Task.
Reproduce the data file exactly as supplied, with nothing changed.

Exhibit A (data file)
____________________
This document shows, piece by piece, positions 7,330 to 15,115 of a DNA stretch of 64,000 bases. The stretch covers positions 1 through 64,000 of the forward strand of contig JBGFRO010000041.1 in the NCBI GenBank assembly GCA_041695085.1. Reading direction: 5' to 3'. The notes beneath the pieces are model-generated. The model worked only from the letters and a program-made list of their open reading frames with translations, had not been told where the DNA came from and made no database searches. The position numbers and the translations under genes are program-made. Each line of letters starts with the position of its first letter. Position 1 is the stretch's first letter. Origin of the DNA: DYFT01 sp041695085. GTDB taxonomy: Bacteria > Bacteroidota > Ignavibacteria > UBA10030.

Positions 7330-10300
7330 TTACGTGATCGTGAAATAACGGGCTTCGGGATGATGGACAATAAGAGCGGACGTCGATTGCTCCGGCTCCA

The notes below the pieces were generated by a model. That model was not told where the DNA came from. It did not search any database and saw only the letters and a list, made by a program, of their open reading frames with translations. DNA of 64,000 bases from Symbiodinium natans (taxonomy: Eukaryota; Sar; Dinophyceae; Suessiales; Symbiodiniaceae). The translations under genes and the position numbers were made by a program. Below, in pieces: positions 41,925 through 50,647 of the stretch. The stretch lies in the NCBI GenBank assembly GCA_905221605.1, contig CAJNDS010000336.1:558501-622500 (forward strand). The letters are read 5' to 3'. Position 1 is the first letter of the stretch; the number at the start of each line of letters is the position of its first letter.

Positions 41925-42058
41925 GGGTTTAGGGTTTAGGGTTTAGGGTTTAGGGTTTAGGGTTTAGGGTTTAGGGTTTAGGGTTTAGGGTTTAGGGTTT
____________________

This document shows, piece by piece, positions 7,330 to 15,115 of a DNA stretch of 64,000 bases. The stretch covers positions 1 through 64,000 of the forward strand of contig JBGFRO010000041.1 in the NCBI GenBank assembly GCA_041695085.1. Reading direction: 5' to 3'. The notes beneath the pieces are model-generated. The model worked only from the letters and a program-made list of their open reading frames with translations, had not been told where the DNA came from and made no database searches. The position numbers and the translations under genes are program-made. Each line of letters starts with the position of its first letter. Position 1 is the stretch's first letter. Origin of the DNA: DYFT01 sp041695085. GTDB taxonomy: Bacteria > Bacteroidota > Ignavibacteria > UBA10030.

Positions 7330-10300
7330 TTACGTGATCGTGAAATAACGGGCTTCGGGATGATGGACAATAAGAGCGGACGTCGATTGCTCCGGCTCCA

The notes below the pieces were generated by a model. That model was not told where the DNA came from. It did not search any database and saw only the letters and a list, made by a program, of their open reading frames with translations. DNA of 64,000 bases from Symbiodinium natans (taxonomy: Eukaryota; Sar; Dinophyceae; Suessiales; Symbiodiniaceae). The translations under genes and the position numbers were made by a program. Below, in pieces: positions 41,925 through 50,647 of the stretch. The stretch lies in the NCBI GenBank assembly GCA_905221605.1, contig CAJNDS010000336.1:558501-622500 (forward strand). The letters are read 5' to 3'. Position 1 is the first letter of the stretch; the number at the start of each line of letters is the position of its first letter.

Positions 41925-42058
41925 GGGTTTAGGGTTTAGGGTTTAGGGTTTAGGGTTTAGGGTTTAGGGTTTAGGGTTTAGGGTTTAGGGTTTAGGGTTT